7 Tips for Keeping Your Kids Healthy This Halloween

It’s that time of year again when BIG bags of candy start appearing on the store shelves.  And with the rising rates of childhood obesity, it’s important to provide healthy alternatives to the traditional Halloween treats.  Here are 7 helpful hints to keep your little ones healthy and happy this Halloween season!

  1. Instead of handing out candy this year try these healthy alternatives:
    Granola or cereal bars
    Trail mix snack packs with nuts, seeds, and dried fruit
    Mini pretzel packs
    Fig cookies
    Animal crackers
    Goldfish crackers
    Sugar-free gum
  2. Or ditch snacks altogether and hand-out non-food items:
    Mini Play dough containers
    Spider rings
    Halloween pencils
    Stickers
    Crayons
    Tiny decks of cards
    Glow necklaces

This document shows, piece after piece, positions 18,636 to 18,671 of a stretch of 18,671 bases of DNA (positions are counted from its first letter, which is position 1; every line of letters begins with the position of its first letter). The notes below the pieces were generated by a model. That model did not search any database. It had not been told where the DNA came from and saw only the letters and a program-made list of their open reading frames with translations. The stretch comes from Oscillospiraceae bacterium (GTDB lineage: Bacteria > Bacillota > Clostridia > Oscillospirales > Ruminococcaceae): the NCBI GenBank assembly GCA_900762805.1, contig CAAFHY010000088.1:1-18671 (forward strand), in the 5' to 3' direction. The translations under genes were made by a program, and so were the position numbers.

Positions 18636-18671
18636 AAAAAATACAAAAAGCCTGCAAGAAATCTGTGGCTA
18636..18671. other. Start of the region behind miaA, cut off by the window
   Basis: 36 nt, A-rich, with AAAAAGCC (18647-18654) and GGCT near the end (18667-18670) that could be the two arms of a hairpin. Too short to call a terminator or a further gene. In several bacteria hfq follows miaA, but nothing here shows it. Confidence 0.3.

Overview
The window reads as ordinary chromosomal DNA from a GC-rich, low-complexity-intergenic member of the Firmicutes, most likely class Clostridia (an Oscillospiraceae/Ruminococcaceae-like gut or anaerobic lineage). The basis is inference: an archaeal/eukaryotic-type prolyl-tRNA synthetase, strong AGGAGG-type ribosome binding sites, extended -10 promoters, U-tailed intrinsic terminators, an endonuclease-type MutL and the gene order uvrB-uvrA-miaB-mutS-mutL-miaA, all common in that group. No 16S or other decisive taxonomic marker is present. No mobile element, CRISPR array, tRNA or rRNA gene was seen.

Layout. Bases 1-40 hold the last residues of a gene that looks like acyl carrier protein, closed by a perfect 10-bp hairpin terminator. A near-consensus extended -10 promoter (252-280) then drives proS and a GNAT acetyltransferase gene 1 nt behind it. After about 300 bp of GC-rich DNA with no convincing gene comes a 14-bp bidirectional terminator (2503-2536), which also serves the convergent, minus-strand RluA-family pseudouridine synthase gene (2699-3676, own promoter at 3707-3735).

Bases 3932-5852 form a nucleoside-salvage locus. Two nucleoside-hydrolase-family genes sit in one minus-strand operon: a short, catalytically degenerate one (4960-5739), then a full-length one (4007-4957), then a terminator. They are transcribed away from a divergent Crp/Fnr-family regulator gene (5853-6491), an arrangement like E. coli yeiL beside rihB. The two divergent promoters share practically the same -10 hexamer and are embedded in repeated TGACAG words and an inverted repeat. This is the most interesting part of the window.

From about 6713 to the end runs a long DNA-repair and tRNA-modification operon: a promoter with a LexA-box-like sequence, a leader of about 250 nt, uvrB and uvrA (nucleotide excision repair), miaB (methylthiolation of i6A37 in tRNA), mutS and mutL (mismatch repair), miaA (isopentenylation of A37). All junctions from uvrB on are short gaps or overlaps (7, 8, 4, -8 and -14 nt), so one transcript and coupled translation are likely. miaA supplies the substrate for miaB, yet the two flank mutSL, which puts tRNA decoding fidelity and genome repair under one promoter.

3. Little ones would likely even be happy with a dime or nickel.  So, take the money you would normally spend on candy (some of the bags are $6.99 for 30 pieces!) and get change in dimes and nickels and put them in your Trick-or-Treat basket.
  4. Don’t send your children Trick-or-Treating on an empty stomach.  Make sure they have a healthy, well balanced meal before heading out so they aren’t tempted to snack on their candy.
  5. Always keep your children’s Trick-or-Treat candy in your possession and out of their reach.  This ensures that your children are not eating a pound of candy right before bed each night.
  6. Set a limit of candy that your children can have ahead of time (i.e. maybe 1-2 pieces each day).  Eventually your children will probably forget they have Halloween candy and you can throw it out.
  7. If your child needs a treat for a party or school try making these easy recipes:
    Banana Ghost Pops.  Peel a banana, cut in half and then cut in half length wise again. Dip in vanilla or honey greek yogurt and use mini chocolate chips for eyes.  Put a stick in the bottom and freeze before serving.
    A platter with a pumpkin made out of carrots, cucumbers for the mouth, broccoli for the stem and dip containers for the eyes and nose.
    Clementines with pumpkin faces drawn on them.Sincerely,

    Krista Kohls, RD, CD
    Meriter Clinical Dietitian

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